Short and Sweet Reviews // Persuasion by Jane Austen

“The one claim I shall make for my own sex is that we love longest, when all hope is gone.”

// Jane Austen, Persuasion

Obviously, this is a love story.

Anne Elliot, our central character, fell in love with Captain Frederick Wentworth when she was just 19 and he was just a poor sailor. Her family judged him a poor match for Anne because he had no money and no connections, he wasn’t good enough for her. She yields to her families wishes and for the next eight years, she is kind of sad and lonely. Then he shows back up again and now he has made his fortune and is an attractive catch but neither of them knows how the other feels now.

“You pierce my soul. I am half agony, half hope. Tell me not that I am too late, that such precious feelings are gone for ever.”

// Jane Austen, Persuasion

It was a quick read but I feel like I should have taken more time with it. This is honestly the first time I have read a book and I cannot decide whether or not I liked it. I almost want to read it again and see if a second run will put my mind at ease one way or the other. I say almost because the I thought it was actually kind of…boring.

There are approximately a million characters in this book and I wanted to slap most of them. God are they all so stupid and all they do is sit around talking about, or complaining about, their social connections. Just like with Pride and Prejudice I can’t tell if that is because Austin didn’t write them well or if she is trying to give me the feeling of how it must have been for women back then. Stuffy and depressing.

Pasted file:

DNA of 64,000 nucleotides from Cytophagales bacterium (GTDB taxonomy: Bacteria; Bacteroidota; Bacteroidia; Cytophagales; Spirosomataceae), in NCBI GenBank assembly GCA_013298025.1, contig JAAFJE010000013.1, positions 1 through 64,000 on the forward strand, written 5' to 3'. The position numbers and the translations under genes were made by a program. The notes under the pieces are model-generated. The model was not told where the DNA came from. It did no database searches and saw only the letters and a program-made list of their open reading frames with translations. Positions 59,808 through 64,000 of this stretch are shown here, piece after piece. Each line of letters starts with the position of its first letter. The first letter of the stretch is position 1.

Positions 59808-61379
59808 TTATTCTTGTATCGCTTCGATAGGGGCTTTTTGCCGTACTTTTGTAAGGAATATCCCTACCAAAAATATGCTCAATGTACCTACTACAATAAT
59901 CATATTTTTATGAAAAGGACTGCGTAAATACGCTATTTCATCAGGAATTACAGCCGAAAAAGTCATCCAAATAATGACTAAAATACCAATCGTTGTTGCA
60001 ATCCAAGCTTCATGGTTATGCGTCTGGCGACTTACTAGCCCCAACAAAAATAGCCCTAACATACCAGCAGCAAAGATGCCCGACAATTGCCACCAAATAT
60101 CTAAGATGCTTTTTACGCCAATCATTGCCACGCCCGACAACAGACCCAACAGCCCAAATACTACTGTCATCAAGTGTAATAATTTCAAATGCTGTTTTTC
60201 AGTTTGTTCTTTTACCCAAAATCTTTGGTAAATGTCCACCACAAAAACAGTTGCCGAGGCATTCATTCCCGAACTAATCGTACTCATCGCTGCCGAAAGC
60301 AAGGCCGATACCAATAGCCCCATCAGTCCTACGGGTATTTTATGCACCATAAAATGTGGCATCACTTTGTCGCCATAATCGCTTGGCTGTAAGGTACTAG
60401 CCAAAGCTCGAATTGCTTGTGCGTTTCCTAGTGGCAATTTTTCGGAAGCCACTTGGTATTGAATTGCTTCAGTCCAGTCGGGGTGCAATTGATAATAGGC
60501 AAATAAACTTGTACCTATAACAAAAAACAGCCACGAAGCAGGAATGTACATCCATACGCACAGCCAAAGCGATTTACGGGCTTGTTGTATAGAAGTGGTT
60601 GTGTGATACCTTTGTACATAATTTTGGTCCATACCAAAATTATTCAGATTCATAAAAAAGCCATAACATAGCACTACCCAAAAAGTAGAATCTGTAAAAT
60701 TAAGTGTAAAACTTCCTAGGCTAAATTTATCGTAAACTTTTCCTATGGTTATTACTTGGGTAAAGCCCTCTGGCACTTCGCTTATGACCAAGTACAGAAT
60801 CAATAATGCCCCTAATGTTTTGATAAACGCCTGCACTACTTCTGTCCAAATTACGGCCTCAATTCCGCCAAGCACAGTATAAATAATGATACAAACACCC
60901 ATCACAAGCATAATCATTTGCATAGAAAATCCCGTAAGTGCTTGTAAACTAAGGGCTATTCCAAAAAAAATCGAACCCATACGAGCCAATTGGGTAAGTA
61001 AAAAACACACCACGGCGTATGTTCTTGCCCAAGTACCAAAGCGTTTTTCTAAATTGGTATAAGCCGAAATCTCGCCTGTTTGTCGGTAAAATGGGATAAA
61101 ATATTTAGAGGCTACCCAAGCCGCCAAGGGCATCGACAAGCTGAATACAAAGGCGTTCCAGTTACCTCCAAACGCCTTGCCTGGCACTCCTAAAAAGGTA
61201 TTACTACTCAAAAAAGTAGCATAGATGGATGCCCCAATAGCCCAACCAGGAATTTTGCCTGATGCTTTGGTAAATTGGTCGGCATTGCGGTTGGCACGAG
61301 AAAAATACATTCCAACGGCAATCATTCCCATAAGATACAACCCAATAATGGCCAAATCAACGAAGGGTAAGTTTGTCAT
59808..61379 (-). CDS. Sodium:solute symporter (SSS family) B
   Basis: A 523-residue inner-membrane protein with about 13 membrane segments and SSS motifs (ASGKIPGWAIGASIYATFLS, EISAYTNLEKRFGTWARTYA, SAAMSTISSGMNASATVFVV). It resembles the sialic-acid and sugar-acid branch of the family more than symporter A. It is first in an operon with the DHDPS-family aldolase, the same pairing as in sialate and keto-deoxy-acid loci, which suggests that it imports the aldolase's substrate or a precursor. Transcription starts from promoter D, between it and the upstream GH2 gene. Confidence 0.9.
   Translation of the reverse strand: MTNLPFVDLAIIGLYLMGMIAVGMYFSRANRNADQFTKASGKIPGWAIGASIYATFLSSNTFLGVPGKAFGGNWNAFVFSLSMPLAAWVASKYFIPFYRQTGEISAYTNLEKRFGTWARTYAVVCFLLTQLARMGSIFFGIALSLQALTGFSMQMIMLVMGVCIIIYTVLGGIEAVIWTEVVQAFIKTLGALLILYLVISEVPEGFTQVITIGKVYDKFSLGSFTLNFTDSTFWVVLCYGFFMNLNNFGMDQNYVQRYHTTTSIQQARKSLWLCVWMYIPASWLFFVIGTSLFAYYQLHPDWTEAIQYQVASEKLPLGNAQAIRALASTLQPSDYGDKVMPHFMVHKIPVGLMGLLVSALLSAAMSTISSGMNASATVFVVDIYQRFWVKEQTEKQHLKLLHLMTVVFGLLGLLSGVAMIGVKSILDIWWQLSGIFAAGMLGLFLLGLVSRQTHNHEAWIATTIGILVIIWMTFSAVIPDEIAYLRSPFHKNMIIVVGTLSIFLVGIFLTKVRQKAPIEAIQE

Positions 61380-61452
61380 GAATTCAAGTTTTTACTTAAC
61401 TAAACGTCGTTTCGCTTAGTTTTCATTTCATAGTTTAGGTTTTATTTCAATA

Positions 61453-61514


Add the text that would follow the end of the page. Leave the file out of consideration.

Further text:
“Dare not say that man forgets sooner than woman, that his love has an earlier death. I have loved none but you.”

// Jane Austen, Persuasion

So, once again, I am stuck wondering if this the genius of Austin? Is it that she sucks us in with beautiful writing, into a world that suffocates and frustrates us, and then lets our main character get her happy ending so that we can feel that we have gotten out of that world and can finally breathe with her? Or is it clever writing to cover up one-dimensional characters and a love that makes us swoon and think we’ve read a grand tale?

I hated it, but I liked it, and for some reason the more I think about it the more I like it. I am so confused! I recommend you read it so you can tell me what you think.

“…when pain is over, the remembrance of it often becomes a pleasure.”

// Jane Austen, Persuasion


2 Replies to “Short and Sweet Reviews // Persuasion by Jane Austen”

  1. I never read this book, but with Pride and Prejudiced you were pretty close on your assessment – it is a comedy of manners and how stuffy and depressing it used to be (or “was” for Jane). The book is 90% social commentary and 10% love story and the more you understand the society she is making fun of, the more interesting you will find the book.


    1. See that makes much more sense! The 90/10 split sounds about right too. It would explain why so much of the writing is focused on explaining, in great detail, where everyone is standing and how everyone acting, and how they shouldn’t be acting, in any given social setting. All the rules and the small talk was maddening!

      I’m starting Sense and Sensibility today, we’ll see if I get the same feelings again :)

      Liked by 1 person

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